education, technology, and everything else

Posts Tagged ‘bandwidth’

Living on the last mile

Posted by Miranda on November 14, 2009


The Last Mile

I’m writing this at the Latham Library/, no, I cannot tell a lie, I’m writing this at home to post later at the library.
Our phone line has been getting noisy lately and yesterday it finally became unusable.

We have dial-up.

Most of the time we connect at a fairly good clip for dial-up, anywhere from 49000 to 52000 kbps and before you tell me to eat cake that’s all we can get at the moment.
I live in a little hollow in the hills in Thetford, VT. There is no cable. There is no DSL I can’t get satellite reliably enough to justify the expense because the hill at our back – to the Southwest – blocks that most of the time. We get satellite TV when the leaves are off the trees. The TV starts to go in May and comes back in, well we started testing in late September and I believe in was mid-October when we finally got the Daily Show back. (Tangentially, I really think that works out perfectly. It’s like a higher power is telling us to get outside and enjoy in the spring when we lose TV.)

I live on the last mile and brother let me tell you it isn’t pretty out here. Our local town consortium, ECFiber is out there plugging away trying to get a loan to put a fiber network out here and to 26 other towns but it’s been an uphill slog to do that. It will be two years at the least I’d guess before it gets down Picknell Road.
There is a possibility, just a bit of a one, that I could now get wireless access. WaveComm has put up a tower on a large pine tree at the Gove Hill Retreat, a Baptist camp on top of Gove Hill. We aren’t really line of sight to it but we hear that a house halfway down our road is, if they put a repeater on their house we might be able to get that. I’ve been meaning to call WaveComm for the last couple of weeks to see if I could set that in motion.

But I haven’t and this morning it is taking me five to ten minutes to send a plain text email.

Our dial-up connection generally runs around 49000 to 52000 kbps. My son and I have an older Apple Airport that has a modem in it, we use this to share our connection and although we can’t both download anything at the same time it serves well enough for email and most things. (Airports with modems aren’t manufactured anymore. We had to buy this one on EBay after the original one died) But this morning there is so much noise on the phone line we are connecting at 18000 to 24000 and at that rate Outlook Web Access just times out. I use a plain text email client from Dartmouth – Blitzmail – and even that is now almost impossible.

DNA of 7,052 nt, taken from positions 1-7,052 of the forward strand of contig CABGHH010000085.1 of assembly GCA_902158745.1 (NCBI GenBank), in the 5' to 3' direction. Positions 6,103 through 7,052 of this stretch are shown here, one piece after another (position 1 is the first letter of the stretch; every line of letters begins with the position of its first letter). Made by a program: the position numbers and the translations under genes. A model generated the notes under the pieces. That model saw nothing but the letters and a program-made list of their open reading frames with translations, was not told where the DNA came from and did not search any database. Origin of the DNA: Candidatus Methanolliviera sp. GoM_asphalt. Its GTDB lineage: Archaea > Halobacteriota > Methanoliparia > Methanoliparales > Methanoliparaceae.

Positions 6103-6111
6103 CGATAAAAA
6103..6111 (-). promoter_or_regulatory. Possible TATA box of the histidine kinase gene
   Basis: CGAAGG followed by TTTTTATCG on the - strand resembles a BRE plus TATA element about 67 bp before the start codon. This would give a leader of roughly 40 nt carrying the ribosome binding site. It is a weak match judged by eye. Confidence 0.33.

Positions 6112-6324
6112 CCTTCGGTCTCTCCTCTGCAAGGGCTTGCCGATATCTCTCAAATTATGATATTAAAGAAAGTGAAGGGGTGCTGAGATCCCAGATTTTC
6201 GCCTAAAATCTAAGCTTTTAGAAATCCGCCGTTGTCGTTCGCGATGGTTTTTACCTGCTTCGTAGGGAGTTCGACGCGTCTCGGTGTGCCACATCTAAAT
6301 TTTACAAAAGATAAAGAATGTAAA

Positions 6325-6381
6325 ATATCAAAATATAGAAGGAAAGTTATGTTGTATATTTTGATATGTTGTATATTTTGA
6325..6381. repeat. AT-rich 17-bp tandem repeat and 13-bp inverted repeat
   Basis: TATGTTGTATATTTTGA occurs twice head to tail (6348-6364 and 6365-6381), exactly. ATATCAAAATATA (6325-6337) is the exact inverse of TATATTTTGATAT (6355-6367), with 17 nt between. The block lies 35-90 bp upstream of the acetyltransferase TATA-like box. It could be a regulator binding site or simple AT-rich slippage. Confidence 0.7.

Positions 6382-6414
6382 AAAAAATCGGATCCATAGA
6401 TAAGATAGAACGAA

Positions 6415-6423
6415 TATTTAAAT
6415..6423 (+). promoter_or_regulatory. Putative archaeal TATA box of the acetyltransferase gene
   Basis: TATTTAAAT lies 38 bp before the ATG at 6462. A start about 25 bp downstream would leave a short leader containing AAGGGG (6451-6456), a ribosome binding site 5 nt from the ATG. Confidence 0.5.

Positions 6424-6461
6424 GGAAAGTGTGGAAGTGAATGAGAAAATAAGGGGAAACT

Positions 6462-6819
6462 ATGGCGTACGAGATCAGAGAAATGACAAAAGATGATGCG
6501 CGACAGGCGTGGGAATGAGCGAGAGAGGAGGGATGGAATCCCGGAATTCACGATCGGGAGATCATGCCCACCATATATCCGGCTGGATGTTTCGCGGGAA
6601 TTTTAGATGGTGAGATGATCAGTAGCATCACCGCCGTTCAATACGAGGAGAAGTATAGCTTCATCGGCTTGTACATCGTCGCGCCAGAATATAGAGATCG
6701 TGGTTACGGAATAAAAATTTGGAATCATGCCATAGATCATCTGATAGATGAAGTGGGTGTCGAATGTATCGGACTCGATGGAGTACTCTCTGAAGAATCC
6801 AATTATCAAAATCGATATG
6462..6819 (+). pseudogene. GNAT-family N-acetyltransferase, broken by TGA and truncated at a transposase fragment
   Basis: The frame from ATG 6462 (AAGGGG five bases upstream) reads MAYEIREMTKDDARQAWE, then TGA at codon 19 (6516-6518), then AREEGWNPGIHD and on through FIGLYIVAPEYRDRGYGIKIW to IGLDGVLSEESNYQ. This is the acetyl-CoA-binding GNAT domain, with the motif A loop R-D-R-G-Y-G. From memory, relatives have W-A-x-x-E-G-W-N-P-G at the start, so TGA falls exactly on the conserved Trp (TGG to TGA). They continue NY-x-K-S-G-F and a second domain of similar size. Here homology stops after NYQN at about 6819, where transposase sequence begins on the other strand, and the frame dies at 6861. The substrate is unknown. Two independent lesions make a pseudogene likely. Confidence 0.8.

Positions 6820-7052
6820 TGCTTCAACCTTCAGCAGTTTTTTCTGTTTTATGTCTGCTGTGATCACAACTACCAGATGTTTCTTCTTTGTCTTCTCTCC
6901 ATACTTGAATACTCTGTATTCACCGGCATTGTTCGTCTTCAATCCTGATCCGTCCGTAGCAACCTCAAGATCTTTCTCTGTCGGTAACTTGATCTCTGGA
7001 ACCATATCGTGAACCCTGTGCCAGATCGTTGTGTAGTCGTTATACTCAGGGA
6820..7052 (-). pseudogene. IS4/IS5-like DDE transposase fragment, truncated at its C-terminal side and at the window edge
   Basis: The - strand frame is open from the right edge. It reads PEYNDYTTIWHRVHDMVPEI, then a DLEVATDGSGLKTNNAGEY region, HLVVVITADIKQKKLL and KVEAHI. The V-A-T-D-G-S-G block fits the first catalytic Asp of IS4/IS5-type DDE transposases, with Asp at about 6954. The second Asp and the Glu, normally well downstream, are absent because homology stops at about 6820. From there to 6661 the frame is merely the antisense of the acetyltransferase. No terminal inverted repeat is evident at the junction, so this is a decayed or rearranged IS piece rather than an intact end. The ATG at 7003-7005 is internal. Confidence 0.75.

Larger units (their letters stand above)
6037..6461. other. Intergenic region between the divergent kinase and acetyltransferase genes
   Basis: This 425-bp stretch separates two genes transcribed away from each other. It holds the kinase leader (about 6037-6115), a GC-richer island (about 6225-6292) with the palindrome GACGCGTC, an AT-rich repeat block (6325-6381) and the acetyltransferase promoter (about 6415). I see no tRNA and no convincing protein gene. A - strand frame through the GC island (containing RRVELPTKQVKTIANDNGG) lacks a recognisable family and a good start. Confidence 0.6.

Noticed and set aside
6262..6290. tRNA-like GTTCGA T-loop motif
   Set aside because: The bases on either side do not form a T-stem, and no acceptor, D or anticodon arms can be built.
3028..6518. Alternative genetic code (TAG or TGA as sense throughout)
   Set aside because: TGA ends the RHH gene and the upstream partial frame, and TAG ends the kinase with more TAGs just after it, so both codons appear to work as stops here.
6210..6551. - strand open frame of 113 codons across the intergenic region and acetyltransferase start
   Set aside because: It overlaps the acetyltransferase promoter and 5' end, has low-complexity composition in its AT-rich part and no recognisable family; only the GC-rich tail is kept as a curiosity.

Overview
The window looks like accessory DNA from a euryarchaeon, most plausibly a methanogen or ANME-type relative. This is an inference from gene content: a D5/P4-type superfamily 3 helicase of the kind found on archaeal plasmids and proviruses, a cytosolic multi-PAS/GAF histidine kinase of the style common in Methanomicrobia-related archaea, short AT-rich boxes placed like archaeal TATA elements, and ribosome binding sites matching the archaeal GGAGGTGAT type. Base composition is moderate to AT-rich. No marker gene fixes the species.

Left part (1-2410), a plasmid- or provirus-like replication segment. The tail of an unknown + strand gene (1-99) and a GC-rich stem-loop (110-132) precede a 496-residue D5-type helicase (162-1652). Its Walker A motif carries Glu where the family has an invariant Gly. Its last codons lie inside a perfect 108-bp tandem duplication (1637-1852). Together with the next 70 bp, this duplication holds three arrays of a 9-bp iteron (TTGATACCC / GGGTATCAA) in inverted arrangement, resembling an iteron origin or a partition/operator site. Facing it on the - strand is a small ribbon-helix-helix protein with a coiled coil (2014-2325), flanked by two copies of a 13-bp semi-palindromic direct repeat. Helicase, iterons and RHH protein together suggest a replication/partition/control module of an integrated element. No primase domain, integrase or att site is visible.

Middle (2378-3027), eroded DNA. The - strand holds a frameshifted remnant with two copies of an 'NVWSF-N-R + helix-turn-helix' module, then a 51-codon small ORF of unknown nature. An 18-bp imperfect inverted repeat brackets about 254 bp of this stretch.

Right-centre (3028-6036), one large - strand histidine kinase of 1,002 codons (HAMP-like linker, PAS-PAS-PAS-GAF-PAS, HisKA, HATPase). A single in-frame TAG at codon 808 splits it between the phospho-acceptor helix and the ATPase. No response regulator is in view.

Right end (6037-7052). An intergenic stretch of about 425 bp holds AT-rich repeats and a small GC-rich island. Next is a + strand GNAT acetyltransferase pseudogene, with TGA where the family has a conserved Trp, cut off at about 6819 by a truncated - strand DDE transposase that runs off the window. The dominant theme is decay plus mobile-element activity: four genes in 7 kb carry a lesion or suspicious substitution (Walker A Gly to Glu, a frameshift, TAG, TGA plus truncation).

FairPoint, the little phone company that bought all the lines here after Verizon decided it couldn’t make a big enough profit here, is in bankruptcy court. I wonder how responsive the support line will be today…..

nb: when I called them from the bank parking lot, using my son’s Tracfone they were actually quite responsive, or at least understanding

So spare a thought for those of us living on the last mile. When you send us photos, remember that 100 dpi (dots per inch) resolution is plenty unless we want to print them out and frame them. Don’t send us links to cool videos; it only makes us feel left out. When you create your website, go easy on the Flash, puhleeze!

AutoZone are you listening?

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enough is enough

Posted by Miranda on January 20, 2008

That’s it. I am removing CoolCatTeacher from my blogroll. I just can’t spend the time to download her blog over my dial-up connection. The new format is just way too time-consuming no matter what she has to say.

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Cassandra speaks again

Posted by Miranda on January 13, 2008

Cassandra, as you may know, was one of the daughters of Priam of Troy. She was cursed by Apollo in a very creative way. He gave her the gift of prophecy. The curse was that no one would believe her. I always felt a great deal of sympathy for Cassandra and many years ago, when my mother took me to Troy I sat on the wall there and tried to establish mental contact with her. She didn’t answer.